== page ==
Have you noticed the price of cryptocurrency on different exchanges can vary?
For instance, you might see the bitcoin on Coinbase for $48,000 while it might only cost $47,000 on Binance.
That difference is due to an inefficient market. And some users have figured out a way to make money by selling cryptocurrencies between exchanges when they are priced differently.
That is called arbitrage – buying a product for less and selling it for more. Crypto arbitrage refers to buying cryptocurrency on an exchange and then selling it for more on a different exchange.
Now, a newcomer to cryptocurrency will see a difference of 10% between two exchanges and view that as free money. Buy, transfer, and sell for a 10% profit. Is it really that easy?
Anyway, this article will cover everything you need to know about cryptocurrency arbitrage. Can you make money with cryptocurrency arbitrage? Why do different crypto exchanges have different prices for the same cryptocurrency?
We will even cover how you can make money with crypto arbitrage. We’ll warn you, it’s much more difficult and risky than you probably thought when you first saw the price difference between exchanges.
Why Different Crypto Exchanges Have Different Prices
As mentioned previously, you may have noticed that different cryptocurrency exchanges have different prices for the same cryptocurrency.
This is actually a common occurrence in something called an inefficient market. The reason for this in cryptocurrency is varied. Some reasons include the following:
- Exchanges hiding fees by charging more for cryptocurrency.
- Whales buying or selling a large amount of cryptocurrency on a particular exchange.
- Low volume on an exchange causing the price to not update.
Remember, cryptocurrency is still relatively new and not tightly regulated, so a lot of these inefficiencies can occur on exchanges.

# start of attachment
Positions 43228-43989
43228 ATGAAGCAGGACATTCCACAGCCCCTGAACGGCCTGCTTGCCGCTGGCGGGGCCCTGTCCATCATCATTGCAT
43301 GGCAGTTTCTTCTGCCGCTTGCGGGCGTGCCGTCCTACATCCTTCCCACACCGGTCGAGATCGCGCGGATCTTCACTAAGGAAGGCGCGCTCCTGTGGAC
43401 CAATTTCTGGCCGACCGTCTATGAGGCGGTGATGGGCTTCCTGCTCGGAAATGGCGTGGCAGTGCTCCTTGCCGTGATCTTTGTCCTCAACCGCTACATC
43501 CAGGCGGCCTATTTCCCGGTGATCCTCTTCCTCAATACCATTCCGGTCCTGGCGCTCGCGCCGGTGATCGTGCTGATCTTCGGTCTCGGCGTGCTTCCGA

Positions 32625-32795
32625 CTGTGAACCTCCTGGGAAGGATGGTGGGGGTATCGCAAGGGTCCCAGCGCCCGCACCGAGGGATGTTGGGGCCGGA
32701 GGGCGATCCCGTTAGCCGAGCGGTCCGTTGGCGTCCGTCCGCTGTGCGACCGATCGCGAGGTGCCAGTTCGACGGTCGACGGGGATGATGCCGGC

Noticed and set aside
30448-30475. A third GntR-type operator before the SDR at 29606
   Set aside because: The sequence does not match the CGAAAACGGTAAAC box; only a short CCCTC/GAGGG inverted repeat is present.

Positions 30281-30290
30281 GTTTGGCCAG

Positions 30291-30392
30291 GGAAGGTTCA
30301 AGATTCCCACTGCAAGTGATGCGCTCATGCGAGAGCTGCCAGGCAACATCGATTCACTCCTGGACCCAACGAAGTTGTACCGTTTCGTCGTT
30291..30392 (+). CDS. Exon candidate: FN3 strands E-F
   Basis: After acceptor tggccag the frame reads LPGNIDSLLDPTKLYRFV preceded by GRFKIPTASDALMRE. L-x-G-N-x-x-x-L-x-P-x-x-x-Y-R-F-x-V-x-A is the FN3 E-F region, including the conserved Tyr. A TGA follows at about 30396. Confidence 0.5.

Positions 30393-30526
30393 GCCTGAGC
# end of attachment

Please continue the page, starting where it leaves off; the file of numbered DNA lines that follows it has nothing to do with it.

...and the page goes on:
Do People Arbitrage Cryptocurrency Between Exchanges?
Yes, people arbitrage cryptocurrency between exchanges. However, these people are usually running bots that constantly scan exchanges for arbitrage opportunities.
You can do arbitrage manually, but it requires constantly scanning cryptocurrency exchanges looking for an opportunity. It’s simply more profitable to run an automated bot. Especially because the bot can perform a large volume of marginally profitable trades in a short amount of time.
Those small profit trades eventually add up to a large gain.
For instance, a bot might see that bitcoin is priced at $45,000 on Binance and $48,000 on Coinbase Pro. The bot will then buy bitcoin on Binance, until the price rises to an unprofitable amount, and then sell it on Coinbase for $48,000.
That’s the thing with arbitrage – the profitable arbitrage opportunities do not last long because arbitrageurs will buy or sell that cryptocurrency until the price is equal with the other markets. And that’s why these arbitrage bots are scanning the cryptocurrency exchanges 24/7 looking for opportunities – they don’t occur as often as you probably think.
The Risks of Crypto Arbitrage
We know, you probably think crypto arbitrage is easy, risk-free money.
Unfortunately, that is rarely ever the case. It’s certainly not the case with crypto arbitrage. There are many risks with crypto arbitrage, and these risks have cost arbateurs profit in the past.
The following is an explanation of some common risks with crypto arbitrage.
The Price Drops During Transfer
All cryptocurrencies, other than stablecoins, have a reputation for being volatile. The price can swing 10% in a matter of minutes with Bitcoin or Ethereum.
This can be a problem with arbitrage if, for instance, you purchase bitcoin on Exchange A and during your transfer to Exchange B the price drops.
That usually means that someone beat you to the arbitrage opportunity, but the reason does not really matter. All that matters is that you will lose money on that arbitrage opportunity.